Shy said something, but it was just noise to Mira. She wasn’t even sure if Shy was talking to her or to Kull. It didn’t matter. She needed to get away. Slowly, her eyes scrunched closed, Mira climbed to her feet and backed around the tree. She didn’t open them until she was on the other side.

She had barely taken her first step when the armor plated serpent slithered into view. It reared up in front of her, easily meeting her eye level. Mira tried to side step it, but it moved with her. Any attempt she made to circle around it was met with the serpent blocking her way.

Mira didn’t realize what it was doing until it was too late and coils of its body tightened around her legs. She went down in a heap and the serpent wrapped itself around her. Every movement bound it tighter to her, and she shivered as a chill from its body worked its way through her clothes.

The serpent’s face was inches from hers. Unlike a real snake, its mouth never opened to flick out a forked tongue, nor were its eyes smooth black orbs. Instead, they were narrow slits of yellow bisected vertically by jagged, black lines. Those eyes studied her with a malevolent intelligence. It wanted to hurt her. It just hadn’t decided how yet.

Mira slipped one hand free of its coils and lunged up at its head, just underneath the serpent’s jaw. It was thick around as her thigh, and there was no way she could hold it, but she might be able to stop it from coming down on her. Just before she made contact though, its whole body convulsed and jerked away.

The coils around her loosened, but not enough for Mira to slip free. Still, it was something to work with. For some reason, Shy’s monster didn’t want her touching it. With that in mind, she got her other hand up and tried to grab it. The serpent’s tail, armored and heavy, whipped around to crack against her shoulder, but Mira wasn’t giving up.

She took the battering and closed her hands on the serpent. Its body was so cold to the touch that pain radiated up through her fingers, but she didn’t let go. Instead she bore down it so that it was her weight holding the serpent pinned to the forest floor. It flailed about, more than once throwing her into the air, but Mira refused to let go.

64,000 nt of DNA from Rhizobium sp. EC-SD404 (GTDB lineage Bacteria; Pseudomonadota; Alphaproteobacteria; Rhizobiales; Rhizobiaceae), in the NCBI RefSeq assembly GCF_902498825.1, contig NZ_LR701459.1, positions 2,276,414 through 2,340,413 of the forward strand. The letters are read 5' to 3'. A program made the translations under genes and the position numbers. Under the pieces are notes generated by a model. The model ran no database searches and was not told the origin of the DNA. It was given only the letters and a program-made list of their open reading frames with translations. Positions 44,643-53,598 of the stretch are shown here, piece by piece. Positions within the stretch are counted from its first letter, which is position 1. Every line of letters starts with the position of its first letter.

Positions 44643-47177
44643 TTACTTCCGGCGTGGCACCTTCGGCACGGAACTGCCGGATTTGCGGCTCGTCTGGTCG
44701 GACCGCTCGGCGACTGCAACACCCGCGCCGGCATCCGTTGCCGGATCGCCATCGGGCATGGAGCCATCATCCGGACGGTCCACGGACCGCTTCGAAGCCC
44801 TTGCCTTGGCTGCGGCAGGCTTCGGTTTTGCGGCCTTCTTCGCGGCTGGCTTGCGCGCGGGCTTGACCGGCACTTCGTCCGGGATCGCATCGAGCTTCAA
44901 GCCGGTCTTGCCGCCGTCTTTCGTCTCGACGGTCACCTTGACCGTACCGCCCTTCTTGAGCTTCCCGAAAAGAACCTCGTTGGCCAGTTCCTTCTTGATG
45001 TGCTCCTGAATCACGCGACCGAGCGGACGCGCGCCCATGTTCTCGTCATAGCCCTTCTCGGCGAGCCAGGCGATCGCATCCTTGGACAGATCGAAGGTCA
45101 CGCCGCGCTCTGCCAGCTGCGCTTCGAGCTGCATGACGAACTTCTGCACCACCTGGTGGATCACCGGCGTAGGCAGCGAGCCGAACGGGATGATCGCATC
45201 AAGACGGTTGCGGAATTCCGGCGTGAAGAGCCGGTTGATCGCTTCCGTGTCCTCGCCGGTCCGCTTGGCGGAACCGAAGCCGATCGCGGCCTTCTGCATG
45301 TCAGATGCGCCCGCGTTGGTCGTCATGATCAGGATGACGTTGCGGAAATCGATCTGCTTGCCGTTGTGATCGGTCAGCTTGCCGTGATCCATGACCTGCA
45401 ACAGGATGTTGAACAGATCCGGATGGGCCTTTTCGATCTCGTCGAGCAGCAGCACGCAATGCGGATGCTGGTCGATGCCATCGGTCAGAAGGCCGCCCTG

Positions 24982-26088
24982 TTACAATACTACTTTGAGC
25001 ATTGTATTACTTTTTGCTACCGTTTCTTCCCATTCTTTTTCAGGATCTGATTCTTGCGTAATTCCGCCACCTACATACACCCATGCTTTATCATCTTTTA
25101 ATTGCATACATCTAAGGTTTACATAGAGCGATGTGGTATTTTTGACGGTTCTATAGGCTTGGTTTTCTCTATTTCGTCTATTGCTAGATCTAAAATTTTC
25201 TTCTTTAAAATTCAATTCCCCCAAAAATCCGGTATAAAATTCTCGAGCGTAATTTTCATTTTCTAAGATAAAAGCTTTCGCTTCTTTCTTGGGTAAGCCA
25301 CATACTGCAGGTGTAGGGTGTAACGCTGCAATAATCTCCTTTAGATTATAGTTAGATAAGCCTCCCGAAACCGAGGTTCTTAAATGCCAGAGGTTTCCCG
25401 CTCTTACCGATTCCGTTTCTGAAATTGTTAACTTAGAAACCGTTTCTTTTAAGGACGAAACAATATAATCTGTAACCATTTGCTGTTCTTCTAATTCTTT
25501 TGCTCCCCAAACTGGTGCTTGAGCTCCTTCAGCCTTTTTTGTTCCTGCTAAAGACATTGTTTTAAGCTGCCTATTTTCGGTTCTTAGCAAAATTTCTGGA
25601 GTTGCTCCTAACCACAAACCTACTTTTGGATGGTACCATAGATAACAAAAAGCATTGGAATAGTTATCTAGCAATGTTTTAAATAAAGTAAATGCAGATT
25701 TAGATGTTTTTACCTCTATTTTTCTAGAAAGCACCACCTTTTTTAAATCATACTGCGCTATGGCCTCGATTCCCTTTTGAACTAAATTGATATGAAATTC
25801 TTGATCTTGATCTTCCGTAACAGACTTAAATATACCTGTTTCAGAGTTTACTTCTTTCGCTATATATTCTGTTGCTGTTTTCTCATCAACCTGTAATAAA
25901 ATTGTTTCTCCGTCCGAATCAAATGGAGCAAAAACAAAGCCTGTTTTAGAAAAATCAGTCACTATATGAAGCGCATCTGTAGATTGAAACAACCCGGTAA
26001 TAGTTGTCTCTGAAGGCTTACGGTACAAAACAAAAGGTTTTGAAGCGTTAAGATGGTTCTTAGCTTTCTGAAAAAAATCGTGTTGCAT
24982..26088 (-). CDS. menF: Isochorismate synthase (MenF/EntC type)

Then it went still. Its skin turned from metallic blue to inky black, and it started to dissolve. It didn’t just seep into the floor though. Instead, the ink curled up around Mira’s fingers and wrapped itself around her arm. A strangled sob of pain burst forth from between her lips as the design worked itself across her skin. It was like thousands of impossibly fine needles had stabbed her all at once in a sensation so intensely powerful that Mira lost track of the world around her for a moment.

Then the pain was gone and a tattoo of the same serpent she’d been grappling with was twined around her forearm. As she looked down on it, it shifted slightly and sent a new tingle of pain across her skin. Once it was settled into place, the serpent’s eyes, now the same blue as Mira’s own, closed.

“Well, that’s interesting,” Shy said from behind Mira.

Mira flinched and jerked her head around. “I… I didn’t… I don’t know…”

Shy squatted down next to her and grabbed her arm. “Looks like it’s right at home too, doesn’t it?” she said. Mira looked down at her arm to see blood on it from where Shy had grabbed her, blood that had undoubtedly come from the man she’d killed.